Will Singapore or Taiwan Replace Hong Kong as Asia’s Financial Hub?

Will Singapore or Taiwan Replace Hong Kong as Asia’s Financial Hub?
Photo Credit: AP / TPG Images

What you need to know

If Hong Kong ends up being just another Chinese megacity, it will lose its role as a leading financial center. Could Taiwan or Singapore serve as alternatives?

The People’s Republic of China has maintained its frontal attack on the technically independent city of Hong Kong. On Monday, prominent members of the pro-democracy Demosisto movement — including Joshua Wong, Agnes Chow, and Ivan Lam — were arrested. A court is expected to decide their fate next week.

Demosisto had disbanded in July after Beijing introduced a national security law which effectively labeled pro-democracy campaigning in Hong Kong a crime. Beijing has not shied away from kidnapping pro-democracy activists in Hong Kong and in light of such political developments the island could forfeit its position as an important global financial center.

Singapore well positioned to take over

Both Singapore and Taiwan could take Hong Kong’s place, with the former perhaps having a head start since it is already an important financial hub in Asia. But this de facto one-party state is also far from being a democracy: Here too, rights activists can also be jailed for very little.

In March, 40-year-old activist Jolovan Wham, who has primarily defended the rights of migrant workers in Singapore, was arrested by authorities for standing on a street corner and holding up piece of cardboard with a smiley face scrawled on it.

Photo Credit:Reuters / TPG Images
Civil rights activist Jolovan Wham leaves the State Court after a hearing in Singapore November 29, 2017.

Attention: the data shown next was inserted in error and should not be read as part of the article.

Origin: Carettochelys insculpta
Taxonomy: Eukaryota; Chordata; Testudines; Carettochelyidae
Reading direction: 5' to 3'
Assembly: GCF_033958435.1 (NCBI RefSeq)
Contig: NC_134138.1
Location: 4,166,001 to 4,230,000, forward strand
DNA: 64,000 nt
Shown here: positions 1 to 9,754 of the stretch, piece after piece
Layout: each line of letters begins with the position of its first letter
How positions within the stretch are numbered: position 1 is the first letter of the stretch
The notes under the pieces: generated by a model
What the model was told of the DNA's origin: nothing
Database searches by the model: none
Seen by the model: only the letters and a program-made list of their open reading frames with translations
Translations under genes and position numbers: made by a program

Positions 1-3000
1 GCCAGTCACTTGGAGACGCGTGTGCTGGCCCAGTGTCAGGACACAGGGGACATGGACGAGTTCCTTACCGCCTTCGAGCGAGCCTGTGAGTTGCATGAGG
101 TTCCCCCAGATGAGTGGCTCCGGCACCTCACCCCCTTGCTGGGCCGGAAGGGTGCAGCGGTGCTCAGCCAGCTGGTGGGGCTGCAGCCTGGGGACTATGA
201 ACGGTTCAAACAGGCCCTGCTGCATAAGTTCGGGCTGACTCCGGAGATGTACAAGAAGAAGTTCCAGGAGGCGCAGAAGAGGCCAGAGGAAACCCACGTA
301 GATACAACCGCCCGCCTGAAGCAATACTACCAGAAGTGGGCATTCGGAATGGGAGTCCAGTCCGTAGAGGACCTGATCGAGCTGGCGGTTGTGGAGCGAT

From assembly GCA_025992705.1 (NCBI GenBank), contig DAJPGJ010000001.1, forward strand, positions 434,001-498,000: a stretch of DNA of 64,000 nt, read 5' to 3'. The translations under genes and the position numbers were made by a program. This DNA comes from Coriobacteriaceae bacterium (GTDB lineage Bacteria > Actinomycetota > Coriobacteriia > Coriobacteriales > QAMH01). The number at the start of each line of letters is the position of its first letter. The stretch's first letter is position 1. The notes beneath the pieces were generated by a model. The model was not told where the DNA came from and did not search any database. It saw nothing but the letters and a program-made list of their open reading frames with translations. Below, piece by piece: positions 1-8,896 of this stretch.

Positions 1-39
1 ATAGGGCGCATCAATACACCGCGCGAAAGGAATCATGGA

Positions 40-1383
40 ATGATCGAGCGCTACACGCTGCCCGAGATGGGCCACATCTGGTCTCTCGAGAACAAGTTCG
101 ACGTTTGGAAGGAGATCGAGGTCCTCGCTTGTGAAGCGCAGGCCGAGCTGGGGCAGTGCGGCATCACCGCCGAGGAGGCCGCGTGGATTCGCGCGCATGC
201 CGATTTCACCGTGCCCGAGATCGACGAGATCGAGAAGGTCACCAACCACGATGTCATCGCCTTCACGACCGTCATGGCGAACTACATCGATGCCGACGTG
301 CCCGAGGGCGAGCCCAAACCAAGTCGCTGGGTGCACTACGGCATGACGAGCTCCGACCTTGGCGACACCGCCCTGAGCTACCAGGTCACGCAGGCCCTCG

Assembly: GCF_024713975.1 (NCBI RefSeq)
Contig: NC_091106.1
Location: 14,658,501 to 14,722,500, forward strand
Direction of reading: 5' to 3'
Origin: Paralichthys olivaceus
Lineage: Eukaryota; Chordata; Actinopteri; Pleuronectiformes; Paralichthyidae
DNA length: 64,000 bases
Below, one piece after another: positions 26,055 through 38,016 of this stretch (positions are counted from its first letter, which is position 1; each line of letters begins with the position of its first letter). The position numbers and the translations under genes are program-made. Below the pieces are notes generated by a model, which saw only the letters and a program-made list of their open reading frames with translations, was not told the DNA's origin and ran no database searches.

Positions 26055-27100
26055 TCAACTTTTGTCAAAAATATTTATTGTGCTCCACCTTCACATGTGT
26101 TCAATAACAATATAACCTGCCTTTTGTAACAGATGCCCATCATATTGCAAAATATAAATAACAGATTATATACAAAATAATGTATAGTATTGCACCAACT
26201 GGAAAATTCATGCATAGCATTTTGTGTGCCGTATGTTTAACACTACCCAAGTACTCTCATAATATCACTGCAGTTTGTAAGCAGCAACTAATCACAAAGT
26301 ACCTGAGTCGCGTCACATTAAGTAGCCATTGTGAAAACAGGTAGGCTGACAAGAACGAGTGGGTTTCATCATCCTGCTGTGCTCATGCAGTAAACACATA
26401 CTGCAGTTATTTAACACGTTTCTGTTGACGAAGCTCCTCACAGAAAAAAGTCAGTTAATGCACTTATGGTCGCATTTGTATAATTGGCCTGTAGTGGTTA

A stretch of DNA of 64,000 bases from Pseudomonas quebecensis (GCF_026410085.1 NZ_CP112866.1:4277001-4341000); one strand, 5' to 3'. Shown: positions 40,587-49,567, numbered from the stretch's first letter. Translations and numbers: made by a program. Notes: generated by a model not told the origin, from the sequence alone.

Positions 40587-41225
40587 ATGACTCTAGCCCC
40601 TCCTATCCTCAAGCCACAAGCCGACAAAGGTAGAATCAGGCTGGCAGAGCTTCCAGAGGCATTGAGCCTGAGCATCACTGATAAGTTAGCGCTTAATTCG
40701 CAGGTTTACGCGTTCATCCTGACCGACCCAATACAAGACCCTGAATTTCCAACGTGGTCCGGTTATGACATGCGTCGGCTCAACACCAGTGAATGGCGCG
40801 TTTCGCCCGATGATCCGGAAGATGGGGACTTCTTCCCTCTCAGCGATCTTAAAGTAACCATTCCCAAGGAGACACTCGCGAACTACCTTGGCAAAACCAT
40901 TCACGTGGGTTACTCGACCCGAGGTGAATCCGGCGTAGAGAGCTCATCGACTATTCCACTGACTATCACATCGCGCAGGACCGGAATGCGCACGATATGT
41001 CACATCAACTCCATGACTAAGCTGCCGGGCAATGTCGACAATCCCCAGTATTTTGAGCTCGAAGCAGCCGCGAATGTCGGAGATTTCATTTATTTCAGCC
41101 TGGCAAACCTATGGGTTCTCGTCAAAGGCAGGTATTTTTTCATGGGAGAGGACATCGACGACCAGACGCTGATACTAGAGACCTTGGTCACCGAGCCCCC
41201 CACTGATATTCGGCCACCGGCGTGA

Singapore is at a fork in the road and it must decide which path it will take: As a partner of the free world, it could take advantage of what is happening in Hong Kong and introduce more democracy and rule of law in order to attract talent and cash — but a further curtailment of already limited citizens’ rights could push things in the opposite direction.

Singapore’s population is largely Han Chinese. Many citizens still maintain relations with the People’s Republic. At the same time, Singapore also partners with Taiwan, for instance, conducting joint military exercises. Chinese President Xi Jinping has threatened Taiwan with violence and annexation more than once.

Taiwan as a partner?

Taiwan currently seems to lack the drive and ambition to replace for Hong Kong as an Asian financial hub. And constant threats from Beijing are not likely to encourage investors to leap from Singapore to Taipei.

Thus, it would seem to be a win-win situation for (most) everyone if Singapore were to commit itself to joining the league of free and democratic countries. It makes no sense for the small country to be as restrictive as the People’s Republic, whereas a gradual democratization, which some had hoped would take place in China via Hong Kong, could propel the country forward.

Here, too, Taiwan could prove a valuable partner: After all, it was a dictatorship until 1990, but was then able to make a peaceful transition to democracy.

This article was originally published on Deutsche Welle. Read the original article here.

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TNL Editor: Bryan Chou (@thenewslensintl)

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